Brittany and Scott Meyer were docked at Grenada when they learned she was pregnant. The pair, 36 and 38, had met while racing sailboats across Lake Michigan, so they didn’t blink at the prospect of raising a family aboard their Brewer 44 Asante. They became parents first with Isla, now almost 4, and later with twins Haven and Mira, now 2. With their handmade halyard swing and the unending sandbox that is the British Virgin Islands, the couple sees their decision to bring up all three babies aboard as the ultimate adventurous-life head start.
When did you decide to pull anchor from mainstream life? We knew before we married. Instead of registering for china and Egyptian cotton, we registered for winches and a windlass.
How did your cruising plans change after you had children? Long-distance sailing with three young children is not something we’re interested in. With Isla, we did a five-day sail from Florida to the Bahamas, and that was absolutely doable. But with three kids under 5, rough passages and overnights are really challenging.
Did you undertake any refits to accommodate the kids? We didn’t make permanent changes, but we added a few things, starting with netting around the boat’s perimeter. In the V-berth, we have a giant net made out of Phifertex mesh, the same material patio furniture is made of. The material is waterproof but breathable, and the net makes that space more contained than a crib. We’ve had 6-foot seas bashing into us and the babies sleeping soundly in there.
What’s the response been to your parenting choice? Some people think it’s amazing. Some say it’s selfish.
Selfish? Oh gosh, yes. Because of Brittany’s blog, Windtraveler, we get a ton of email. One lady asked how dare we glamorize boating with children and said we should add a safety disclaimer. She also criticized us for placing the kids on tethers. And Brittany wondered, Don’t most moms use car seats? Some people think we are at sea endlessly, and that is not the case. We spend a great deal of time at the dock at Tortola’s Nanny Cay marina.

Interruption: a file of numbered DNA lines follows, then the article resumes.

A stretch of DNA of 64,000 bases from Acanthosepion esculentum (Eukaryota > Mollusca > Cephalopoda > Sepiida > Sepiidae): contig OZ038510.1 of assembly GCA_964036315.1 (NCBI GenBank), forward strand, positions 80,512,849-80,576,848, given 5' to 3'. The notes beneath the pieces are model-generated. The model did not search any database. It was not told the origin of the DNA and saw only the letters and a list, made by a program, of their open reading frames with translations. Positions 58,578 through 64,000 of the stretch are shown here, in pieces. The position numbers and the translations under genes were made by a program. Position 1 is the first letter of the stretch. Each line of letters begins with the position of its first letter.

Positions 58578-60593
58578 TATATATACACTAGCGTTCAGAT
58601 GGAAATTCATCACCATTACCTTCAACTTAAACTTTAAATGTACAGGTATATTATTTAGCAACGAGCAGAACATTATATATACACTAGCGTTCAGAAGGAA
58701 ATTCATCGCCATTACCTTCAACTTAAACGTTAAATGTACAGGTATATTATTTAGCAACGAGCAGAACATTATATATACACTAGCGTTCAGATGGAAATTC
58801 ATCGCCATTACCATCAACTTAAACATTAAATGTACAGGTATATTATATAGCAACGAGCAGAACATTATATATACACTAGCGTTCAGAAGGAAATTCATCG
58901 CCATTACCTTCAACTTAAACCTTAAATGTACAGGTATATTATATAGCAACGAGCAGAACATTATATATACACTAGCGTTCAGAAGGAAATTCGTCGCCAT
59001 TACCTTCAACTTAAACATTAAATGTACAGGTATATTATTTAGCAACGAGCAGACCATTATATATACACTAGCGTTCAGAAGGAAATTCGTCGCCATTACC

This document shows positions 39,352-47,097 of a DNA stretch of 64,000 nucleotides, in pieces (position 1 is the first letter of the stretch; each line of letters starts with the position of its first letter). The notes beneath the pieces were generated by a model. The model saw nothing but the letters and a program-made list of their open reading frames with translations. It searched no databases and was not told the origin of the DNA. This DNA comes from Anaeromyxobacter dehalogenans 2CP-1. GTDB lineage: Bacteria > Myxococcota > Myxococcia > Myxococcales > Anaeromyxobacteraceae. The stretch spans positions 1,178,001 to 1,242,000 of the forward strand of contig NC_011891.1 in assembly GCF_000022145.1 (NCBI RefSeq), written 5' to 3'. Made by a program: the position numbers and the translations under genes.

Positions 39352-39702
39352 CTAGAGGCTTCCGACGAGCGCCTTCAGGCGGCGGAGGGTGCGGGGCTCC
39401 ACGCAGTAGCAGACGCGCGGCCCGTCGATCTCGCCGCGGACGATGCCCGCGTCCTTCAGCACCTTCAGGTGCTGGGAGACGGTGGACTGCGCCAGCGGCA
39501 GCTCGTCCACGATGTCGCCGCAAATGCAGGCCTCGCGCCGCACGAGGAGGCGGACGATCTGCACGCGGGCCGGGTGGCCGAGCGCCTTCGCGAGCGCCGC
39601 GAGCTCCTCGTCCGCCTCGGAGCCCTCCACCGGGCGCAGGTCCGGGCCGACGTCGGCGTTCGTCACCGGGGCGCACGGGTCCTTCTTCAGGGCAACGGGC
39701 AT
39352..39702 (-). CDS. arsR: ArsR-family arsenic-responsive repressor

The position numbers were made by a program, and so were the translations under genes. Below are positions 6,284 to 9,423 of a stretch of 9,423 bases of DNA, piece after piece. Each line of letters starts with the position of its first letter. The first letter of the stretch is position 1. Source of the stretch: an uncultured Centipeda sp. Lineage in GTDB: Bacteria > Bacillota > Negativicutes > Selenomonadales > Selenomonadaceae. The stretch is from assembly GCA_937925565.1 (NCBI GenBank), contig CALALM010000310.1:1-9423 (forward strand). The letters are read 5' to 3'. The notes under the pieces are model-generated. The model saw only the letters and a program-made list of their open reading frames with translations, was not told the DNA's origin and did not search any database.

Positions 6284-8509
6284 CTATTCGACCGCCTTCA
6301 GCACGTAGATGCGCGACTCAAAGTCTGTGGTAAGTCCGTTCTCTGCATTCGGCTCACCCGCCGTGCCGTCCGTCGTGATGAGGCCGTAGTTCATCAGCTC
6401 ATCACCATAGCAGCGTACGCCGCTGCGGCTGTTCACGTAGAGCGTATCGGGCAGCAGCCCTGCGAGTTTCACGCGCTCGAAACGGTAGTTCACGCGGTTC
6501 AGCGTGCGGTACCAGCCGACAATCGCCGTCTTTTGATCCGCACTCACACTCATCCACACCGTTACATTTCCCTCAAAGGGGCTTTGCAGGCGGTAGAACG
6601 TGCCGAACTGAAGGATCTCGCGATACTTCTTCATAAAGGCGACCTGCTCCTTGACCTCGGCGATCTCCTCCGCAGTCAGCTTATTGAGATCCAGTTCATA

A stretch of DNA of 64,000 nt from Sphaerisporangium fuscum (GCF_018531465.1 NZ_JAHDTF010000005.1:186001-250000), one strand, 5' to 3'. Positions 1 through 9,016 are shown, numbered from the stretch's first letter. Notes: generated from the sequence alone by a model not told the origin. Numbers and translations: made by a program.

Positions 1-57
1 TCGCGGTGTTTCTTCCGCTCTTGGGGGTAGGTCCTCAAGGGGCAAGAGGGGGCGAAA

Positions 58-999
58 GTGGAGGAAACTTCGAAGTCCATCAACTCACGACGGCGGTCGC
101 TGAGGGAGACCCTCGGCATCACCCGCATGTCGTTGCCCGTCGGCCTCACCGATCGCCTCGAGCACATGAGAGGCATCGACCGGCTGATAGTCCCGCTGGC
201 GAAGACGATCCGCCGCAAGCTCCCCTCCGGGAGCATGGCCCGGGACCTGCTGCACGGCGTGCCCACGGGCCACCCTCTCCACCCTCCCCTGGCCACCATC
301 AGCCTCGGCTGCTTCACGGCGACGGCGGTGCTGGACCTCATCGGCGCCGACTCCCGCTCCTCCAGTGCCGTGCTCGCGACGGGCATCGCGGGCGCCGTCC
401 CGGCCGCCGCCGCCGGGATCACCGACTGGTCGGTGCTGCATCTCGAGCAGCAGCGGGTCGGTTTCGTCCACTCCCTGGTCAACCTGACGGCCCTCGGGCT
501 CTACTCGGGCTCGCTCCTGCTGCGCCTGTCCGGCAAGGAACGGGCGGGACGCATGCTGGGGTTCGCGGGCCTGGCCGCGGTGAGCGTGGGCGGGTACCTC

What is a typical day like? Most days, the wind is blowing 20 knots. During the evenings, we come back from the beach, hose the kids off and eat dinner. Whatever the girls don’t finish on their plate, they throw overboard to the remoras — they’re squealing as they toss mac and cheese to fish that are going nuts. Then the sun starts to set and the kids wave goodbye. That’s one of the beautiful parts of life on a boat: You rarely miss a sunset. We always say to the sun, “Thanks for another great day.”
Baby Boating Gear The Fisher-Price Booster Seat is great for keeping little ones restrained while we’re setting anchor. The West Marine infant harness and tether keep us from worrying about a baby going overboard. And Brittany is a big fan of baby wearing. The Ergo Performance baby carrier makes it easy to tote two — one on her front and one on her back — to the dinghy, dock and beyond.
Must-Have Toys Everything has to pull double duty, like the girls’ wagon also carries boat stuff. As for toys, it’s all about size. Most need to be really compact. Legos are good. We love Magna-Tiles, a magnetic building set that stows flat. And books are crucial. We always make room for more books.